13 juil 22

Consumer intent to buy cars hotting up in South Africa

Deloitte has released its monthly proprietary analysis The Vehicle Purchase Intent (VPI), which reports on the percentage of consumers who have an intention to purchase a vehicle in South Africa in the next six months.

According to the latest results from May 2022, the VPI index for South Africa increased from 92.33 in April to 95.82 in May 2022. 23% of respondents cited “New vehicles on market have features I want now” as their top driver for future vehicle purchase intent. The research is confined to cars, SUVs, MPVs and pick-up trucks.

Ready to satisfy the pent up demand for adventure

The second highest factor driving vehicle purchase intent was: I’m just ready to drive something different (21% of respondents), which may be indicative of a certain restlessness and desire for rejuvenation coming out of lockdowns. 15% of respondents said that their current vehicle is not worth the cost to maintain it. That would make sense as the average age of second hand cars sold by the online platform WeBuyCars in SA is over nine years and valued at less than R200,000 (€11,705).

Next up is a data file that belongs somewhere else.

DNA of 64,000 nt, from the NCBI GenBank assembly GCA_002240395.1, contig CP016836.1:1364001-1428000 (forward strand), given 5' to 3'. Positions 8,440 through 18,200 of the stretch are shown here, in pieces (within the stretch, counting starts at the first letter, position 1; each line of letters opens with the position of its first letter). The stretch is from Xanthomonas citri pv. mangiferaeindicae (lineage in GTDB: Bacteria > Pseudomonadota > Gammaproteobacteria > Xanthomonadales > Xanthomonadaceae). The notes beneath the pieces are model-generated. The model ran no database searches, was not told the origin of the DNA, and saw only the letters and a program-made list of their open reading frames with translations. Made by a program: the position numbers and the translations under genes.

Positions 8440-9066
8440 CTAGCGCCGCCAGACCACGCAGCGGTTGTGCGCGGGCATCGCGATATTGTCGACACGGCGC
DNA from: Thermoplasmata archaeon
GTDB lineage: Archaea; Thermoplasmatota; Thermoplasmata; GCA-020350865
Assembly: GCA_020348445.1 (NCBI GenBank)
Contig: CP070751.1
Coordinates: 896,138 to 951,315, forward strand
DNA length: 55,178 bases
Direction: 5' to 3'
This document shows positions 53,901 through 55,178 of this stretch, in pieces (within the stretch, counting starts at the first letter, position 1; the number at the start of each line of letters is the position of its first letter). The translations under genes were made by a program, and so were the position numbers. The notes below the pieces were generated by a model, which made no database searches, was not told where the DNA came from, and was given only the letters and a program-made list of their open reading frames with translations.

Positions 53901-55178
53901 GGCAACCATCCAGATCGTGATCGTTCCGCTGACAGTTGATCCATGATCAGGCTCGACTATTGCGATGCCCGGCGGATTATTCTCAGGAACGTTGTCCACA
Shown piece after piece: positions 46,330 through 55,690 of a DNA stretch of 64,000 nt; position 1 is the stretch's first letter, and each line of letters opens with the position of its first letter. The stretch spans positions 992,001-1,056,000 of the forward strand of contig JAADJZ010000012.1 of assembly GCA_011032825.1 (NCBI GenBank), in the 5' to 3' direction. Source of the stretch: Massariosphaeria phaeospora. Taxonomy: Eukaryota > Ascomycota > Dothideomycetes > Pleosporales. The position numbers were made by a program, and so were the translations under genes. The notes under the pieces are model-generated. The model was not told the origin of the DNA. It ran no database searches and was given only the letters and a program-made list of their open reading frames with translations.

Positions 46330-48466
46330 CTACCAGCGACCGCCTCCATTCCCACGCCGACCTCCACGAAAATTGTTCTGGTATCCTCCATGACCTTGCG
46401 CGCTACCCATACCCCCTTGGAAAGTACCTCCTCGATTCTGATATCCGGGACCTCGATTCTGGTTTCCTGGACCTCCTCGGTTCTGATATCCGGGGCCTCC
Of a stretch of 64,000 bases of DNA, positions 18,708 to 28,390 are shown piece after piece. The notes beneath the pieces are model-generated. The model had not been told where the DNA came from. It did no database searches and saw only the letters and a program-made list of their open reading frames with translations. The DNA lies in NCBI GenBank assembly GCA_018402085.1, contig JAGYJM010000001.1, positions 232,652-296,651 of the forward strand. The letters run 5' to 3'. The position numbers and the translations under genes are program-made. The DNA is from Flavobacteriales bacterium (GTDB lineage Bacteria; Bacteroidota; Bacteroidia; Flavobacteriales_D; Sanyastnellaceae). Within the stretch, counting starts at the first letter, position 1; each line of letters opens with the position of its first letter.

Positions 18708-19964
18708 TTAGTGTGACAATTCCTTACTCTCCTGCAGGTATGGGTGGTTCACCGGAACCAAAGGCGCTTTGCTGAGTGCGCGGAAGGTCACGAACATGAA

The market for second hand cars is booming currently. According to an article on BusinessTech, used car sales in the 2022 financial year are up 4% on pre-pandemic levels and the number of searches for used cars is up almost 30%.

Consumers worried about finances

Other interesting factors Deloitte's report highlighted are that over a third (35%) of consumers are worried about making upcoming payments; 75% are worried about the amount of money (or not) they have saved and 63% are delaying large purchases, which bodes well for second hand car market but not new cars.

That said, there is growing interest in switching to electrified vehicles, albeit slow, and an ongoing hesitation to get back onto public transport because of Coronavirus. Added to this is that fact that the availability of vehicle leasing with longer finance terms has increased and 24% of respondents plan to drive more going forward.

Image: Shutterstock

Authored by: Alison Pittaway